Saturday, December 3, 2022

Lawyers for former PM Jean Henry Céant write Canadian government over his sanction

Lawyers representing former prime minister of Haiti, Jean Henry Céant has written to the Canadian government seeking an urgent meeting to discuss Canada’s decision to impose sanctions on their client “in response to the egregious conduct of Haitian political elites who provide illicit financial and operational support to armed gangs”.

In the letter addressed to Foreign Affairs Minister, Mélanie Joly, and other senior Canadian government officials, the Montreal-based Gélinas, Leclerc,Teolis law firm their client “denies any allegation against him that could have led to your recommendation.

“It is in this context and in accordance with Article 8 of the Rules that we urge you to remove his name from the said list, and this without delay. We consider that there is a total absence of evidence against him allowing the application of the Regulation.

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“In addition, we urge you to send us without delay your reasons in support of your recommendation to the Governor in Council,” the lawyers wrote.

They said they believed that the recommendation “may have been made on the basis of reports and/or findings by third parties, the veracity and reliability of which must be carefully assessed in the current social context in Haiti.

“We believe it is appropriate to hold a meeting with you quickly for this purpose. We will make ourselves available given the urgency of the matter,” they added.

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Canada and the United States have over the past few months placed sanctions on a number of Haitian politicians, including Senate President Joseph Lambert, former Senate president, Louri Latortue, accusing them of abusing their “public position by participating in corrupt activity that undermined the integrity of Haiti’s government.

Canada and Washington have also claimed that there is “credible information” of their involvement in “a gross violation of human rights, namely an extrajudicial killing”.

They have all denied the accusations and have called on the two countries to provide the evidence to support the allegations.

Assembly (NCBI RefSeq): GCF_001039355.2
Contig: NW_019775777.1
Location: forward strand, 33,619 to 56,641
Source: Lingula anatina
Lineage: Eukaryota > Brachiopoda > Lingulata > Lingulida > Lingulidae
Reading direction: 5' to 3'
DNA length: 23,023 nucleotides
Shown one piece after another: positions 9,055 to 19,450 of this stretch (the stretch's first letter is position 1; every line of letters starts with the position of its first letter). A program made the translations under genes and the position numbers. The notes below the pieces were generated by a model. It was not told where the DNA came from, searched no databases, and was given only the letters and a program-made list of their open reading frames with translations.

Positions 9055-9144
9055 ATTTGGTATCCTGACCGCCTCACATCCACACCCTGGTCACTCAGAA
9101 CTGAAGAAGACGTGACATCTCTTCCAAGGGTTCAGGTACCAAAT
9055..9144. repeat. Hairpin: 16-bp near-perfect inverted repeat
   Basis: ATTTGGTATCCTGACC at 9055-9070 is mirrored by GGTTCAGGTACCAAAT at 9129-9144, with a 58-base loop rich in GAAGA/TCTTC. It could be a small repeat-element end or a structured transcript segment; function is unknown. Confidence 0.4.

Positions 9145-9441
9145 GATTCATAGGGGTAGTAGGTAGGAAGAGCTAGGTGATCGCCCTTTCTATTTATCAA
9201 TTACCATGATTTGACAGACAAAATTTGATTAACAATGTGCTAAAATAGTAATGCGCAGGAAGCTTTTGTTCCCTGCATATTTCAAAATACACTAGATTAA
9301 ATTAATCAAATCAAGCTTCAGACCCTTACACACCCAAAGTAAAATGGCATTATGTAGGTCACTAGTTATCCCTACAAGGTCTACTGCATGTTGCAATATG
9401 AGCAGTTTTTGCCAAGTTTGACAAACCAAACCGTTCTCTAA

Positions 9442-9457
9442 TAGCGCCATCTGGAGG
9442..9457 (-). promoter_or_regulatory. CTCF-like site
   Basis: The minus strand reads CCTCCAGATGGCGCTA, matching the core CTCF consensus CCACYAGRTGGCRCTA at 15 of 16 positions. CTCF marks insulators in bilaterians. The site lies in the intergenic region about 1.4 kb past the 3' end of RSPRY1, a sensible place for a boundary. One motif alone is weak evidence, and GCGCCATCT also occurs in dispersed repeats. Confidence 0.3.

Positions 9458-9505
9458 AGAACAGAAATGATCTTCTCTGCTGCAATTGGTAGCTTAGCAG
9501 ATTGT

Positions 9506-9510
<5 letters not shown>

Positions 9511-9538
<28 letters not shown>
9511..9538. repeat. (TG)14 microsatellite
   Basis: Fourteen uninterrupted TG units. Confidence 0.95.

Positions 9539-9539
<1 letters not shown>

Meanwhile, the European Union (EU) has placed “restrictive measures” on Jimmy Cherizier alias “Barbecue” one of the most influential gang leaders in Haiti who leads a coalition of Haitian gangs known as “G9 family and allies”.

This is the first time that the EU has imposed sanctions against Haiti and the EU said the restrictive measures allow for a framework for introducing travel restrictions; targeted arms embargo; freezing of funds and economic resources of, and a prohibition to make funds and economic resources available to, persons, entities or bodies engaged in or supporting gangs involved in violence…

“Jimmy Cherizier (alias “Barbecue”) has engaged in acts that threaten the peace, security, and stability of Haiti and has planned, directed or committed acts that constitute serious human rights abuses.”

It said while serving as an officer in the Haitian National Police (HNP), Cherizier planned and participated in the November 2018 deadly attack against civilians in a Port-au-Prince neighborhood known as La Saline. During this attack, at least 71 people were killed, over 400 houses were destroyed and at least seven women were raped by armed gangs.

Throughout 2018 and 2019, Cherizier led armed groups in coordinated, brutal attacks in Port-au-Prince neighborhoods and in May 2020, he led armed gangs in a five-day attack in multiple Port-au-Prince neighborhoods where civilians were killed, and houses were set on fire.

The EU said in October, Cherizier and the G9 blocked the free movement of fuel from the Varreux oil terminal, the largest in Haiti until November 3, and that his actions directly contributed to the economic paralysis and humanitarian crisis in Haiti.



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